The sequences chosen for the fast protocol are those that we consider necessary and indispensable in providing at least sufficient information about the assessment of the disease: Coronal T2-weighted SSH images allow identification and assessment of pathologic bowel thickening, while axial SPAIR T2-weighted and DWI sequences may state the presence of active inflammation and complications related to CD.

According to our suggested protocol, the assessment of active inflammation should rely only on DWI and T2-weighted sequences.

In fact, on the basis of previous published works, DWI could replace the i.v. administration of gadolinium due to their broad equivalence in terms of radiological findings, allowing the recruitment of a larger number of patients (e.g., with renal failure or during pregnancy) and avoiding the risk of an allergic reaction.[17] In fact, while a direct relation between the degree of enhancing and inflammation was already established, the qualitative assessment of inflammation degree is currently based on contrast enhancement patterns, which can be reliably reproduced using DWI.[20]

In fact, inflamed bowel walls are typically hyperintense in DWI, due to the decreased Brownian motion of water molecules consequent to the increased cellular number and formation of lymphoid aggregate.[18]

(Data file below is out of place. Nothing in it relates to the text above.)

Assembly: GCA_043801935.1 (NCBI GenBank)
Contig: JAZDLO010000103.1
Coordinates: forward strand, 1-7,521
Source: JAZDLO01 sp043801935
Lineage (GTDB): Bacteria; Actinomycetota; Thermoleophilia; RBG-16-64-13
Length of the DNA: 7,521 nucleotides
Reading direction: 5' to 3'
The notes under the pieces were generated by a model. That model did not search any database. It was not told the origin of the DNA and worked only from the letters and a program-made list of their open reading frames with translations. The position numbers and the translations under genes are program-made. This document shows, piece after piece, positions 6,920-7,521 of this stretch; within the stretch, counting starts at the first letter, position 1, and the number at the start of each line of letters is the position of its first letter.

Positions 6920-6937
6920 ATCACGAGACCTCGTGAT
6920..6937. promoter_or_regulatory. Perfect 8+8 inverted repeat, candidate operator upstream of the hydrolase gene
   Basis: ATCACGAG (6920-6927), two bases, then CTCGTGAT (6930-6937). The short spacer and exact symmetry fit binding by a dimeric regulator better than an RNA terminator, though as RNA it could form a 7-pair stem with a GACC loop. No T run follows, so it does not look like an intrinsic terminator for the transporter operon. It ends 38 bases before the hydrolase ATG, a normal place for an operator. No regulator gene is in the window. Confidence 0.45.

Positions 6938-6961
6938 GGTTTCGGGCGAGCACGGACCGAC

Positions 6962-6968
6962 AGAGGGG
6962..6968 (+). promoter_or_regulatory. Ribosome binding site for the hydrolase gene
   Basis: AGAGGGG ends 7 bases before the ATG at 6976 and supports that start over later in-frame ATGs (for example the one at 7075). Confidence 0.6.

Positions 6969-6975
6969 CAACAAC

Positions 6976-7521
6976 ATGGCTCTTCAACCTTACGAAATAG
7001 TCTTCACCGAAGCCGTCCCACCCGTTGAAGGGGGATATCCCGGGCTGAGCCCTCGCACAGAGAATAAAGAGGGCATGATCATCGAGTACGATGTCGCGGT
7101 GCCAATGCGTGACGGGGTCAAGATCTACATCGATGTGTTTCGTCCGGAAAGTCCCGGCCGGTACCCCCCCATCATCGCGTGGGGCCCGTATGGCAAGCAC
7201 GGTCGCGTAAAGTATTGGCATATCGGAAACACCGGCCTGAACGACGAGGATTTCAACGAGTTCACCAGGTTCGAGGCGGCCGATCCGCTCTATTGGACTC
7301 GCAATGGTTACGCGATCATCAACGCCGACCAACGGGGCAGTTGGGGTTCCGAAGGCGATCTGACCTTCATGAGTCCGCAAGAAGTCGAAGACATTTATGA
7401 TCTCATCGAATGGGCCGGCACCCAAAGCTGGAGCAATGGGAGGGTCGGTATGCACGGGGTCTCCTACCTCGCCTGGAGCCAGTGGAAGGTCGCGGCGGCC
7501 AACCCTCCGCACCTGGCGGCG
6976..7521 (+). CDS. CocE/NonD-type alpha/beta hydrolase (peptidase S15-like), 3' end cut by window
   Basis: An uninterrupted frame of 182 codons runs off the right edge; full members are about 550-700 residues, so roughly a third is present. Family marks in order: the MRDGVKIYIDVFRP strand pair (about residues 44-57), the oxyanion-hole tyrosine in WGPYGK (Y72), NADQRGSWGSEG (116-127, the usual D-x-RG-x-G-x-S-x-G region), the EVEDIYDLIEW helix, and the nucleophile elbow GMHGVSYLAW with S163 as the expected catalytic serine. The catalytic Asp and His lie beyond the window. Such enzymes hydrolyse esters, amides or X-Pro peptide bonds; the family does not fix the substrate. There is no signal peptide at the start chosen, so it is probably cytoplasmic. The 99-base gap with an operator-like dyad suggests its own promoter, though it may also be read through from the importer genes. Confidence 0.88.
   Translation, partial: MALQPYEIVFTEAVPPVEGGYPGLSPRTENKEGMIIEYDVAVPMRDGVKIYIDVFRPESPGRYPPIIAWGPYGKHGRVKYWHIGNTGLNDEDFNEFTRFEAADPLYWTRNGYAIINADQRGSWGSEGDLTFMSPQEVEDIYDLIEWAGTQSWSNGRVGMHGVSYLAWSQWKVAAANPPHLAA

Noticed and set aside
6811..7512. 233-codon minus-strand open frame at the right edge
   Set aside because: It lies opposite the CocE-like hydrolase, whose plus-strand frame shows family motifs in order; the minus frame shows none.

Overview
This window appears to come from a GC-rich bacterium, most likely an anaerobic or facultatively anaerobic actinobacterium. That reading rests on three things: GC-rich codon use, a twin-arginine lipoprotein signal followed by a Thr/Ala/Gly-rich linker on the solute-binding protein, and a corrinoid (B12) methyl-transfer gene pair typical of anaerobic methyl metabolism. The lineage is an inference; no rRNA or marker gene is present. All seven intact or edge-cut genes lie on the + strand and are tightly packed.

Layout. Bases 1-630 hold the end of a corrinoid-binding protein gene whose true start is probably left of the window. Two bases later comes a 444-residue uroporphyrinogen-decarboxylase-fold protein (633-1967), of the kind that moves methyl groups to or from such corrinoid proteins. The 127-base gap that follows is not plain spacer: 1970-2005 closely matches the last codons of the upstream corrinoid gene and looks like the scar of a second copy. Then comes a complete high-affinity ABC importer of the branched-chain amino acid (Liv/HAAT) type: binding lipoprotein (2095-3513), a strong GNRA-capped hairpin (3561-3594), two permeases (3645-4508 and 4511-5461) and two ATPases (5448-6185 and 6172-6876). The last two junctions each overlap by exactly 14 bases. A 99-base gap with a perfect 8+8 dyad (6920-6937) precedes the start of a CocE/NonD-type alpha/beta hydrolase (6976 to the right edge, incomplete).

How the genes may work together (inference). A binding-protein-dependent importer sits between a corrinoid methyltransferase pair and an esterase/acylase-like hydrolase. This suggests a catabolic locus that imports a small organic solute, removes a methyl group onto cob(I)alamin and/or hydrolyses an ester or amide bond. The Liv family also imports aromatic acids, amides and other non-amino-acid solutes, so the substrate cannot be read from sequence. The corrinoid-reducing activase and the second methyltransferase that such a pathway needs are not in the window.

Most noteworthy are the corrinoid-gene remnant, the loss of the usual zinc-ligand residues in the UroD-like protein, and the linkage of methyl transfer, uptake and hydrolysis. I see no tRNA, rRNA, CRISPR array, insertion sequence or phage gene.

Several articles already showed encouraging results in DWI evaluation, demonstrating a high degree value with endoscopic findings and an excellent correlation with contrast-enhanced MRE.[21-24]

According to Dohan et al., DWI used in combination with T2-weighted images showed a sensitivity of 93% and a specificity of 67% which was equivalent to T1-weighted contrast-enhanced images.[17]

Nevertheless, Choi et al. demonstrated that non-enhanced MRE (ne-MRE) has a sensitivity of 92.9% and summary specificity of 91% (95% CI, 79.7%–96.3%), higher than contrast-enhanced MRE (ce-MRE).[25]

Furthermore, Quaia et al. noted that ne-MRE versus ce-MRE did not differ in terms of diagnostic accuracy in the active disease, resulting in a uselessness of intravenous contrast agent injection, in assessing disease activity in CD except for patients with equivocal mural T2 hyperintensity. They also found a general agreement in the visualization of sinus tracts, fistulas, and abscesses between ne-MRE and ce-MRE.[26]

Other studies have also shown a high accuracy of DWI in identifying CD complications (i.e. abscesses, enteric fistulas, and neoplasms) with a high degree of sensitivity and specificity.[17,27]

In our work, the evaluation of DWI hyperintensity of the pathologic bowel walls was based on a three-grade classification proposed by Seo et al., through a comparison with the lymph nodes and the spleen.[24]